Kochi: Coast guard, Navy alerted 24 hours after human trafficking

DECCAN CHRONICLE. | ARAVIND RAJEEV
Published Jan 16, 2019, 1:41 am IST
Updated Jan 16, 2019, 1:41 am IST
The Indian law and legal principles are applicable within 12 nautical miles from the coast.
The officials said that the late alert was a significant disadvantage in this case as options to trace the suspects, if they were on the sail, reduced drastically in those 24-hours.    (Representational Image)
 The officials said that the late alert was a significant disadvantage in this case as options to trace the suspects, if they were on the sail, reduced drastically in those 24-hours.  (Representational Image)

Kochi: For search operations in connection with the suspected case of human trafficking, the Indian Coast Guard and Navy were alerted 24-hours after the incident which is said to have happened on Saturday.

As the incident, according to police, happened in the early hours of Saturday, the CG, which usually receives the first alert for searching sea, got the alert only by Sunday morning.

 

"As it was an e-mail alert in the early hours of Sunday, it has been received and read by only in the morning. Nobody called up and informed," a source with the defence ministry said. 

"They could have reached anywhere in any direction by that time, and it depends on the speed of the boat. The next thing we can do is searching an entire suspected area, but there are lots of fishing vessels in those areas and watching and investigating on each one of them is nearly an impossible task."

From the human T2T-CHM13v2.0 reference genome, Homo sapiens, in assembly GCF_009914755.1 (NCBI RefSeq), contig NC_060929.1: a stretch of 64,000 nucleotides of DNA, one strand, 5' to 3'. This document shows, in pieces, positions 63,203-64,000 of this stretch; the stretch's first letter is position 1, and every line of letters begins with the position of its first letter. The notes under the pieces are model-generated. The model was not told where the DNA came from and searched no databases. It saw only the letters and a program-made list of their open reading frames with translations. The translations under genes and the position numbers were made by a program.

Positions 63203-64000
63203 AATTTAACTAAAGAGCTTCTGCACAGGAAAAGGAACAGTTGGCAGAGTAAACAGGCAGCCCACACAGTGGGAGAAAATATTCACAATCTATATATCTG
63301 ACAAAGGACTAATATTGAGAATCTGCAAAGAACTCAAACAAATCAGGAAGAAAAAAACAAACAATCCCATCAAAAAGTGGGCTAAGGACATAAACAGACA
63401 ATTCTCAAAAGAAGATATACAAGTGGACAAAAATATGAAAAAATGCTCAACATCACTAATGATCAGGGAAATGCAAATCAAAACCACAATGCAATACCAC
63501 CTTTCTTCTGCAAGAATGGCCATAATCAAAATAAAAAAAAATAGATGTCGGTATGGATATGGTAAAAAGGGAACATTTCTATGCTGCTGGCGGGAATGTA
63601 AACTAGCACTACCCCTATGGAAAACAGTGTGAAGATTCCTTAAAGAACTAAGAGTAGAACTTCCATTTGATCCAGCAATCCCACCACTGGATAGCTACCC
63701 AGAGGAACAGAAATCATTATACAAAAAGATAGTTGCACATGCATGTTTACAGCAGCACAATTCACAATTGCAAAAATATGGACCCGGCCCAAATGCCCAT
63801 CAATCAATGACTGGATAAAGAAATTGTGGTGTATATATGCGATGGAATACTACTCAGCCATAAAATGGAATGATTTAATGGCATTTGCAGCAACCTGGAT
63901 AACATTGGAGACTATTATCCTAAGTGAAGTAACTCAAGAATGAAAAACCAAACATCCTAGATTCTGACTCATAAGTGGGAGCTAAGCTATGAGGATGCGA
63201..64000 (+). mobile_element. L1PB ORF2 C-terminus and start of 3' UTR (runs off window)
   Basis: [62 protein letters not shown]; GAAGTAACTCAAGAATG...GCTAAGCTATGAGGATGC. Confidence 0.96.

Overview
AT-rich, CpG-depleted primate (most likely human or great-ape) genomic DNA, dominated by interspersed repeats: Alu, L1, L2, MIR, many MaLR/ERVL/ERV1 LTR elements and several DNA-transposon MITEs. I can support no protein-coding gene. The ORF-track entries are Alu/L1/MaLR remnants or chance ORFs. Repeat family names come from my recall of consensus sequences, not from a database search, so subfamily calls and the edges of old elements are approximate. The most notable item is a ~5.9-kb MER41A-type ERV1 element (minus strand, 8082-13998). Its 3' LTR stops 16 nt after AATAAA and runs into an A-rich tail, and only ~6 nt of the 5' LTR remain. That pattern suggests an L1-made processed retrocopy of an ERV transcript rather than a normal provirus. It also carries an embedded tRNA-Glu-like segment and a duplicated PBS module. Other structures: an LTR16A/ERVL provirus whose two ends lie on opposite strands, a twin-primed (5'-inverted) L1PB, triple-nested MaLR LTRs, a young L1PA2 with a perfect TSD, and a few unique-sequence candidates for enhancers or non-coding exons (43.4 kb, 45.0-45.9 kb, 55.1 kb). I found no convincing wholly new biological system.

The officials said that the late alert was a significant disadvantage in this case as options to trace the suspects, if they were on the sail, reduced drastically in those 24-hours. 

"If the alert were early, the area to search would have reduced, and the jurisdiction would have been more, thereby creating more options to trace them," an official source said.

The Indian law and legal principles are applicable within 12 nautical miles from the coast. From 12 nm to 200 nm, the Navy and Coast Guard cannot be tried by all regulations because they are international waters, but they are within the jurisdiction of Indian Forces for preventing any misuse of natural resources or for any scientific research. 

"In 24-hours, if the average speed of the boat were 10 knots, they would have travelled 240 nautical miles. If they are far from 200 nm, we cannot do anything unless they threaten or fire on us," said Commander Sridhar Warrier, PRO (Defence), Kochi.

As Australian coast is at a distance of 4000 - 6000 nautical miles from Kerala coast, they need 400 - 600 hours to reach there, and that means 17 - 25 days if the pace is 10 knots. The speed may reduce due to wind and waves and the number of days might increase.

They also said that Navy and Coast Guard would not check outgoing fishing vessels without any reason. The technology, physical presence, and human intelligence of coastal security are exclusively for incoming foreign elements. 

"There are lots of outgoings, and we do not check anybody unless there is a suspicion, because it is a common activity of the fishermen to go fishing and come back," Mr Warrier said.

Meanwhile, a top official with the Coast Guard said they had taken every possible step for the search.

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